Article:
Friday mourning a semi showed up at my land. it had 49000lbs of pipe on it. i have over 10,000' of fence to build. so heres my issue i have 2'' od 1/4 thick to saddle and weld to 2-1/2'' sch.40. i have a plasma and a torch.but im considiring a 2-7/8'' hole saw in a gig on my drill press to saddle the 2''.... is it worth it to use the drill press? or will i just get better and better at saddling?
also not pertaning to the above topic
have yall ever welded rebar togother instead of tying it?
does any one know the aws spec?
and since the carbon content so high do i need in to use lo/hi?
thanks for your comments...
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Thread: Advice needed
08-14-2010, 01:05 AM #1
Advice neededTrailblazer 275DC
new set victor torches
ingersolrand 185 compressor
1 big f550w 8 4ft toolboxes full of tools
o and the rest is too much to list lol
im very blessed to have all of it paid for
08-14-2010, 06:13 AM #2Senior Member
- Join Date
- Apr 2010
- Bronson, Fl
A notcher may be faster, and more accurate, but the notcher replacement hole saw costs may become an issue. You have several notchers available, starting at Harbor freight for about 60 bucks and going to the beast for about 600. A good notcher is a good tool to add if you do not have one already, especially if you have a lot of straight notches to do. Just a thought...
08-14-2010, 06:56 AM #3Member
- Join Date
- Jul 2007
- south alabama
i use a horizontal band saw. angle the vise at about 35* and cut about 5/8''off roll 180* and cut again. you might needto adjust yuor depth of cut but you can get a good fit. agood notcher is probably the best . rod
08-14-2010, 07:38 AM #4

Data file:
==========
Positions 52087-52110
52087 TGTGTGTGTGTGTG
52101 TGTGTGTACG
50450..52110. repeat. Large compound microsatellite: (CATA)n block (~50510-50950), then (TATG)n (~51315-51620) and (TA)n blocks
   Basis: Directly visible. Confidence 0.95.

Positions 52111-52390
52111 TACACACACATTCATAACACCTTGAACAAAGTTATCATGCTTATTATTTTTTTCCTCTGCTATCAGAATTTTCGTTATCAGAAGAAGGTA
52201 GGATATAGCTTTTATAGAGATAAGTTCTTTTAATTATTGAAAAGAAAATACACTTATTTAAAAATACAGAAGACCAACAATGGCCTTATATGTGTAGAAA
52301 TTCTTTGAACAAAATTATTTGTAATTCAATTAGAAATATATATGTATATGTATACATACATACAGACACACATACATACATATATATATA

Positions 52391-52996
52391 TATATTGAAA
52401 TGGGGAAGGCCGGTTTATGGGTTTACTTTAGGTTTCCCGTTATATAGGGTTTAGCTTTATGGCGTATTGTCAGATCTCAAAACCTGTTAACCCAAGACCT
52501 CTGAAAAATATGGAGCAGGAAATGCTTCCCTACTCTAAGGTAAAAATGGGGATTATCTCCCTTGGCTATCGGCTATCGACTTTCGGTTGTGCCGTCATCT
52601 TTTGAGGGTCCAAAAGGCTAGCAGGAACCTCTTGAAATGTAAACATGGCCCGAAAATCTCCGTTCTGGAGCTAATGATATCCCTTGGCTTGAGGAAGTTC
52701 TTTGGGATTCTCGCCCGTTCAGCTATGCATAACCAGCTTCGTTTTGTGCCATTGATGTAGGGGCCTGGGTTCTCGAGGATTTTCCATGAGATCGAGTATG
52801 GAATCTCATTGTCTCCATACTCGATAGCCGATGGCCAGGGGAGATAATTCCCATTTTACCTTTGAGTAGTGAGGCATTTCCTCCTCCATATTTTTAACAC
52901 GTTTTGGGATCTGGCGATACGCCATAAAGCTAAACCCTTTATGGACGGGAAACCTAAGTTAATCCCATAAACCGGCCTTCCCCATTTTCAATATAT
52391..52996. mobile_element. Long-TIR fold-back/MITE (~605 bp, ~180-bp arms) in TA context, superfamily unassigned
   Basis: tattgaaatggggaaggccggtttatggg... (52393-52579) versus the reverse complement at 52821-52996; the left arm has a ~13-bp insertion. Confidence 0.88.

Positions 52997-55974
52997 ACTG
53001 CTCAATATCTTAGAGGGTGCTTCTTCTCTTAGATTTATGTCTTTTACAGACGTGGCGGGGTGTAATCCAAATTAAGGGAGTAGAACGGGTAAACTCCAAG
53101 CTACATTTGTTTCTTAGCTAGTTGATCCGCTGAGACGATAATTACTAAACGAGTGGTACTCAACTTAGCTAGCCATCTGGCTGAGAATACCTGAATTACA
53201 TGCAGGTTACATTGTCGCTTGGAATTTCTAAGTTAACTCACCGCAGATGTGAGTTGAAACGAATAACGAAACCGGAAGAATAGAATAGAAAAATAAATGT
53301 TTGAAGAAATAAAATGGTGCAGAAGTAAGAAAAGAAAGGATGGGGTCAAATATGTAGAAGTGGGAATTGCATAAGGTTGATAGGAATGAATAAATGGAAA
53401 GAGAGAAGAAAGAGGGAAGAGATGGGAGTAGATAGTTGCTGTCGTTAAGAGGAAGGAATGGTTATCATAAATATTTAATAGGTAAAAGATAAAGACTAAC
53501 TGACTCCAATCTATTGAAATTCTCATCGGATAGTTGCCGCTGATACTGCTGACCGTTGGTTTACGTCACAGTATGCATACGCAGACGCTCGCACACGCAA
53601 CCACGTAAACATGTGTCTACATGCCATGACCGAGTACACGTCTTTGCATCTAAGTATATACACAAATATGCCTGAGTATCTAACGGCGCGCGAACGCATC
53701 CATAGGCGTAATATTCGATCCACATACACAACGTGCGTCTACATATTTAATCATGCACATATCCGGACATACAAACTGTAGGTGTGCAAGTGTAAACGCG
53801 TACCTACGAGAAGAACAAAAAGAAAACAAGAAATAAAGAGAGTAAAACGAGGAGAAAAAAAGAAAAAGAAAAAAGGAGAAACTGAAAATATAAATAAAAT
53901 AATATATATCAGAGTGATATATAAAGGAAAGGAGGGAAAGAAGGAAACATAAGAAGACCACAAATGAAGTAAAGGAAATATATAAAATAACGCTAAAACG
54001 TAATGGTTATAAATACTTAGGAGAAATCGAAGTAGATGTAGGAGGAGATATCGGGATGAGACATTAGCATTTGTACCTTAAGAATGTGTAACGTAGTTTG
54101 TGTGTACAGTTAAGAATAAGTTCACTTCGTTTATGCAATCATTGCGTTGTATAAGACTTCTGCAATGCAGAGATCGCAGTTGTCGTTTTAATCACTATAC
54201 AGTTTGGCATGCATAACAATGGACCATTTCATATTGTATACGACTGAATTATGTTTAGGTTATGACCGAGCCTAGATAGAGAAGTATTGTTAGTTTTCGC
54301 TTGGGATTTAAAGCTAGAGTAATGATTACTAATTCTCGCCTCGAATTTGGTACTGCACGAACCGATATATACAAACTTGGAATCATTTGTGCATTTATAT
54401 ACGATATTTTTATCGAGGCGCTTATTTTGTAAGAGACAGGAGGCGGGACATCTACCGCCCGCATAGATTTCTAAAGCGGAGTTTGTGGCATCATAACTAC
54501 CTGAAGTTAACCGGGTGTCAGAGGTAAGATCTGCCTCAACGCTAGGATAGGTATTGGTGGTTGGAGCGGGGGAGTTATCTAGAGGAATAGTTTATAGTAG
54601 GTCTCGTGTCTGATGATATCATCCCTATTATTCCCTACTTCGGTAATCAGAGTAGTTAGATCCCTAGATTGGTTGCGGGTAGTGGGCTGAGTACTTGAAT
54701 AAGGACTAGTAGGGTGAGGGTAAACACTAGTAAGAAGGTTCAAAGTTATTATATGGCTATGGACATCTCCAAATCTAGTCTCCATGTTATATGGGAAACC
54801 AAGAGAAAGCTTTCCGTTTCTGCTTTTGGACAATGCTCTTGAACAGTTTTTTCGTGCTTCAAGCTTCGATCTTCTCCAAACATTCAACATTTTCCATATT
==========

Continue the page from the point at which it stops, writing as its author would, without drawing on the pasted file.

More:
was gonna say, i just use a chop saw to cut saddles....... set the fence to 35 and cut a little off from center, then flip er over and repeat..... it aint gonna be exact, but it'll be close enoughwelder_one
nothing fancy, just a few hot glue guns for metal
08-14-2010, 08:18 AM #5Senior Member
- Join Date
- Sep 2006
First thing it sounds like your pipe is drill stem, not a bad thing if it's new, potentially a very bad thing if it's used.
I have a Vogel notcher and I imagine for about three grand you can buy a vogel with a custom die for your work. The down side is you would probably have to spend another five to ten grand for the punch press to make it work because of the wall thickness. I know. I've tried.
If the material is used you made a big mistake. If it's new then you can use a plasma and a Sur-Cut. Sur-Cut makes a tool for doing two and three eights to two and seven eighths, I have one. If it's used you're going to either use a torch or spend a ton on plasma consumables.
Drill stem can be high carbon steel. This means bandsaw and cold saw blades are not going to like it for squat.
Here's the bad thing about drill stem. First and foremost is you don't know where it's been. In Dallas if you show up with a load of drill stem cut offs at the scrap yard then chances are most likely they're going to geiger counter it. If it clicks you just went from getting a little money to paying out a ton because they have to confiscate the material and you have to pay for the handling, thousands of dollars per ton.
If it's clean radiation wise you still don't know what's leached into the metal and will continue to leach out from now on. You might be exposing you and yours to cancer causing stuff we've never heard of, yet.